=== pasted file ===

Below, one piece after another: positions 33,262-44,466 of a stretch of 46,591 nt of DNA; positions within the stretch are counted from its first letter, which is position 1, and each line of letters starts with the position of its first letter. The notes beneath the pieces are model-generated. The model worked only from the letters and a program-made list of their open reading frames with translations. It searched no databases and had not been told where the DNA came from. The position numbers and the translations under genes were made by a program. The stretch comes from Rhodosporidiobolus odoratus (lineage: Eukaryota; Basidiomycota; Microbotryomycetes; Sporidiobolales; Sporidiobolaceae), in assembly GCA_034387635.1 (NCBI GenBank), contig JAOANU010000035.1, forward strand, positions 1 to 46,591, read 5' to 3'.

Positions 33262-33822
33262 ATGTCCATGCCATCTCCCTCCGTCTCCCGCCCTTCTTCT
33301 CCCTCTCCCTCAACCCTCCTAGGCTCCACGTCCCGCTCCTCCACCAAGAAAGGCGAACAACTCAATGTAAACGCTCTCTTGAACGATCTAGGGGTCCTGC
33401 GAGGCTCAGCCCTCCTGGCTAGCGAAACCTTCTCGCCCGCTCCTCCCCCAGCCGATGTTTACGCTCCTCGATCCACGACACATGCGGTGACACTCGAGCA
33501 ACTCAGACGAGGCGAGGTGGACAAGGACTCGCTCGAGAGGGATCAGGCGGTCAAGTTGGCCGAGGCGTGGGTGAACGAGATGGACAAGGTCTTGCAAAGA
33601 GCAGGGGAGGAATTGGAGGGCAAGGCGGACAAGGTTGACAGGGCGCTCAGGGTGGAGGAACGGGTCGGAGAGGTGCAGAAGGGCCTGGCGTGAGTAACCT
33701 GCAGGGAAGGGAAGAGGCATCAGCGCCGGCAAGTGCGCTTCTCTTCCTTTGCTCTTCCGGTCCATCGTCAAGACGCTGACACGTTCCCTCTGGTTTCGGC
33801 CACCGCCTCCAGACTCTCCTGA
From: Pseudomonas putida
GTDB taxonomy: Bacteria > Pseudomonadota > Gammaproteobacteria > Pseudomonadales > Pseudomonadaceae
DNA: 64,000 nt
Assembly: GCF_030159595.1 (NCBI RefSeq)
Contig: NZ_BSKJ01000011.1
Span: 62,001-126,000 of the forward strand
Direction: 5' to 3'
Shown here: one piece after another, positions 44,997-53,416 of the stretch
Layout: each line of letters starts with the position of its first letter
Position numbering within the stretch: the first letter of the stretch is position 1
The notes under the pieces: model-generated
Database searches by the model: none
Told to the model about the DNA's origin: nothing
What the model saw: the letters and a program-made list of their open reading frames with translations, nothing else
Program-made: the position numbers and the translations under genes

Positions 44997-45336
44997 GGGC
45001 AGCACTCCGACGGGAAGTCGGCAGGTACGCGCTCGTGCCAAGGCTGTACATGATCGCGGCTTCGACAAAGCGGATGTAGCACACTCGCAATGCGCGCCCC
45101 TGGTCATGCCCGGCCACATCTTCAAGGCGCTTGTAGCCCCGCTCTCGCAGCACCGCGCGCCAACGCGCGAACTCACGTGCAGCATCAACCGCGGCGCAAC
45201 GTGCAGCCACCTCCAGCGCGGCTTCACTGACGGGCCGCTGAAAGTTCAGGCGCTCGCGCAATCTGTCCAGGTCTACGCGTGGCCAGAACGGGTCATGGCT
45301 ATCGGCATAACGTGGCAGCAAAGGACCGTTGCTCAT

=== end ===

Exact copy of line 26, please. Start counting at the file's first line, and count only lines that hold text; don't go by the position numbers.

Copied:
44997 GGGC